Another year and another foreign adventure for the UK military, but with regards to Mali many analysts and commentators are missing an angle; the ‘Pivot to Asia’ and the surging role of China in the world.
This pivot, a strategic reorientation by the US to address the power of China, is a topic which haunts academic, policy-making and defence circles, including Defence Secretary Phil Hammond, who has argued previously that with increased US attention on Asia our European allies should step up and take a more "adventurous" role in foreign policy.
Of course, the pivot does not mean that the rest of the world becomes less important, or that the Middle East will lose its primacy, and others are right to make a link between combatants returning from Libya and the destabilisation of Mali. Moreover, the shift doesn’t mean that the US response to China’s power will be limited to pan-Pacific intrigue. It may prove to be in Africa - and by Africans - that the new rivalry will be felt most.
The war of words has been underway for some time. Last year, during a diplomatic jaunt around Africa, Hillary Clinton mustered arguably epic levels of intellectual dishonesty as she encouraged Africans to work with responsible democratic countries (pronounced: America) and avoid those who disregard human rights and look to extract Africa’s resources for their own ends. Though Clinton avoided mentioning China by name, she did enough to draw a rebuke from the Chinese. But in truth, this isn’t just going to be a shouting match.
US in Africa
The military component to the American program in Africa is the US African Command or Africom. Headquartered in Stuttgart, it serves as one of the five regional commands into which the world is subdivided by the United States. It includes a potent compliment of marines, air force, army, naval and Special Forces personnel spread around Germany, Italy and the Horn of Africa.
Africom has been operational and actively training the military forces of various African nations since 2007. Given Clinton’s comments it’s no leap of faith to see that the China’s influence in Africa, characterized by large sums of money with few strings attached in exchange for mineral concessions, is a concern for the US. This rivalry may come to shape the future of a continent already marked out like an imperial jigsaw puzzle.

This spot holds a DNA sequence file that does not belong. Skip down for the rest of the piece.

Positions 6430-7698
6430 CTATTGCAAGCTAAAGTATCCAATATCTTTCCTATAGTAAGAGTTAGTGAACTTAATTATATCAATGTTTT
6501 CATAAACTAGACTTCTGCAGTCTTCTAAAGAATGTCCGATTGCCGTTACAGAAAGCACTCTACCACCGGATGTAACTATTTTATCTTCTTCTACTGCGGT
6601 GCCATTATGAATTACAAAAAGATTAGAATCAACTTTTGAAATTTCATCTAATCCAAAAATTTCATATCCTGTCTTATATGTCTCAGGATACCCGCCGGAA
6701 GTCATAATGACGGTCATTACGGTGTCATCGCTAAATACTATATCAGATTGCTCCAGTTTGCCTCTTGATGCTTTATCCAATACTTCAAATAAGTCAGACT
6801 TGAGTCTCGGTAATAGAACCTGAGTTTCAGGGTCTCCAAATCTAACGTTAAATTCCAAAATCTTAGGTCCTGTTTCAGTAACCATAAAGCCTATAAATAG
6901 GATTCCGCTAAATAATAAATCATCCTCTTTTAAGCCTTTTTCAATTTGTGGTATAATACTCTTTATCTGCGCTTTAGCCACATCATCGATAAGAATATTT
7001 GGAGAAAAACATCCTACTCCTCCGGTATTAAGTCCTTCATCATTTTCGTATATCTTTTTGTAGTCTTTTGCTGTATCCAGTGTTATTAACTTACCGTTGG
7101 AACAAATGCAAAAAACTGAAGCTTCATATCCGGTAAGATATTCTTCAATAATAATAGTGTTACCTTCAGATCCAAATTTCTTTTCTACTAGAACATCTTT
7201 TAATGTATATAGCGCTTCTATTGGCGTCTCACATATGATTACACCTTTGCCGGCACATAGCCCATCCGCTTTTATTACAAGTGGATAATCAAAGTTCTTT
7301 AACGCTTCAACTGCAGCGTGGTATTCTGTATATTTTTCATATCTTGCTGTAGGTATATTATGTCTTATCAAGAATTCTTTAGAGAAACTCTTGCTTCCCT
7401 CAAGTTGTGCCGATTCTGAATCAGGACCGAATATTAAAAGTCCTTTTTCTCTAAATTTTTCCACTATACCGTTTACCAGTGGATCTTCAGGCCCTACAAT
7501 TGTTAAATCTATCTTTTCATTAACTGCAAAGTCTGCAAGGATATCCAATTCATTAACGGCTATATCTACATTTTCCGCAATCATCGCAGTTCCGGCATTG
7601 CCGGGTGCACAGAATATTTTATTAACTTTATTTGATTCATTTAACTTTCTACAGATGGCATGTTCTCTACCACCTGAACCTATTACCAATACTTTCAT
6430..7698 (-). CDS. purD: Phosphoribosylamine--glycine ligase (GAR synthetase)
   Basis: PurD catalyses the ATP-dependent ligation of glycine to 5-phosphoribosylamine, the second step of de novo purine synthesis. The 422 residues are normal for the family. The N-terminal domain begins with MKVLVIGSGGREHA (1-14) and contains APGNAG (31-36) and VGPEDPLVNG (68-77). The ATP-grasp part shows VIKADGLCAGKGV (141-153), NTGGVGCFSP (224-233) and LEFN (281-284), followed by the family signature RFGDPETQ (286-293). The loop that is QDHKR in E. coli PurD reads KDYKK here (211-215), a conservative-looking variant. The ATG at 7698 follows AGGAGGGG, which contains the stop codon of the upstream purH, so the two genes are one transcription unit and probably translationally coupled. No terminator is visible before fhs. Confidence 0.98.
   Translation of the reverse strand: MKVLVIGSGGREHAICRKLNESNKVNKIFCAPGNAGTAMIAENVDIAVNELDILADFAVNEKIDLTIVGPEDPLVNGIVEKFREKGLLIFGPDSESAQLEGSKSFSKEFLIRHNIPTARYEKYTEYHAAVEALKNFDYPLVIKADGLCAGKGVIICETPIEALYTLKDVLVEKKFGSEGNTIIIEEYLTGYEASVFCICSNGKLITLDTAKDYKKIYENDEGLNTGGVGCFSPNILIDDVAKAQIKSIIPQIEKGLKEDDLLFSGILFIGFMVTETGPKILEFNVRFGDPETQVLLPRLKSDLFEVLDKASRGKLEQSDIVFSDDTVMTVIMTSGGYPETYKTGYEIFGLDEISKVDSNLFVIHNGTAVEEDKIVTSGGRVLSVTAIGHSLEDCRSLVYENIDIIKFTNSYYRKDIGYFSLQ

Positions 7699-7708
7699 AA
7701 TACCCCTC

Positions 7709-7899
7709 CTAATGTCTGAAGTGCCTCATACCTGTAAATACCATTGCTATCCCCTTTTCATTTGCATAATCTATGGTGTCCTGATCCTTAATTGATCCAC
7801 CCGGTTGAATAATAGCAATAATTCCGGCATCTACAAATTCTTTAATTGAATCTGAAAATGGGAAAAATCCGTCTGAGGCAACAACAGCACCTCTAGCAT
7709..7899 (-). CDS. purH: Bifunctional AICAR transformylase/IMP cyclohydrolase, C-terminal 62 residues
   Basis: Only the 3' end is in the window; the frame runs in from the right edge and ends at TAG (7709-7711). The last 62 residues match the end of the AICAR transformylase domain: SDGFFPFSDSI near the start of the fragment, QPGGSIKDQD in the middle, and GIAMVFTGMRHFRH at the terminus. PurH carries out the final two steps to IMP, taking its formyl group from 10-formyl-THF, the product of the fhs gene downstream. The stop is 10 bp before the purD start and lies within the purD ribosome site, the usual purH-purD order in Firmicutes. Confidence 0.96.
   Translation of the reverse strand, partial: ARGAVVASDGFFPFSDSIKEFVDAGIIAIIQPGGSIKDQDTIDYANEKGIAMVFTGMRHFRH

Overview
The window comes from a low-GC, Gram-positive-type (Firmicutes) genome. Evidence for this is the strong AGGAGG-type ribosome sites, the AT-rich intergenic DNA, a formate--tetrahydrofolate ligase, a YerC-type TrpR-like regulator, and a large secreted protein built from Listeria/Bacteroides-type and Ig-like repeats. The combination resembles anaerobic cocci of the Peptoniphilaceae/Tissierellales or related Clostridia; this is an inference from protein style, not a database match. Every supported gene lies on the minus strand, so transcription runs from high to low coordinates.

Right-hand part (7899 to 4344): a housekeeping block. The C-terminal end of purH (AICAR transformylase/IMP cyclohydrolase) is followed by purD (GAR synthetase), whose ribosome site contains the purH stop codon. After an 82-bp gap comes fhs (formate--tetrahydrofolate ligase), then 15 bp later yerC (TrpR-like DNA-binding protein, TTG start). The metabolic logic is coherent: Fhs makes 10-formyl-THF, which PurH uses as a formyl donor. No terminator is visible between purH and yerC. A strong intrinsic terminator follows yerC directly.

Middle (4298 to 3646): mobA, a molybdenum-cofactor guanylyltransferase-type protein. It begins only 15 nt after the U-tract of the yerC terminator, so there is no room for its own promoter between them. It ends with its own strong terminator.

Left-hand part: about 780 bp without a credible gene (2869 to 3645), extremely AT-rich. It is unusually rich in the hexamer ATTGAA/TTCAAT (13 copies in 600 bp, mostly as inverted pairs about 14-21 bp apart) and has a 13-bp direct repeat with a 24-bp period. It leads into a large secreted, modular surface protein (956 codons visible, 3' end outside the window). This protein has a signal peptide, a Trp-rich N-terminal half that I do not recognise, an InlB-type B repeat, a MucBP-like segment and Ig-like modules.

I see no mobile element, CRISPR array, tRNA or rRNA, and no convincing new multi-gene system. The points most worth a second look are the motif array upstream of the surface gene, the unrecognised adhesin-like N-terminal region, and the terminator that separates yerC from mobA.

Mali and the other former French colonies which surround it have had extensive dealings with China. The country, one of the poorest in the world, has received substantial Chinese money for development. In 2011 China made good on a package of hundreds of millions, partially as a “gift” to improve the “living standards of Malian people”.
Some argue that China will sit back and let the French do its work for it by handling the crisis and restoring some kind of stability, with China perhaps moving back in later. Contrary to that view, it is worth considering that the intervention may be at least partially informed by a need to counter the Chinese, certainly on the part of the US and also on the part of major European countries.
The danger of UK involvement is clear, even if there is only a logistical element committed. Mission creep is the term my own commanding officer used in Afghanistan and he was proven right; war pulls intentions out of shape as no other human activity can. How long before flying French troops and equipment in and out of the country becomes transporting them internally? How long until the conflict escalates and drags more forces in, leaving us with personnel entangled in a new African insurgency? These are questions which concerned ministers and defence chiefs are mulling over.
As we have seen elsewhere, a lengthy occupation is likely to take the destiny of African people further out of their own control, perhaps even more so than under Chinese auspices. We are also faced with repeating a lesson which ought to have been learned by now; interventions consistently escalate violence - just as the troop increase in Afghanistan in 2006 created the protracted guerrilla war which had simply not existed beforehand.
Just as fighters have returned to Mali having cut their teeth elsewhere, we should also bear in mind that in a globalized world insurgent technology no more lingers at border checkpoints then rival imperial powers do. Much as the IED threat in Afghanistan migrated from Iraq, we might ask how long until we see the first roadside bomb in Mali? And from then on, given the training role which is likely to emerge to shore up Mali’s dilapidated military, how long until we see our first insider attack?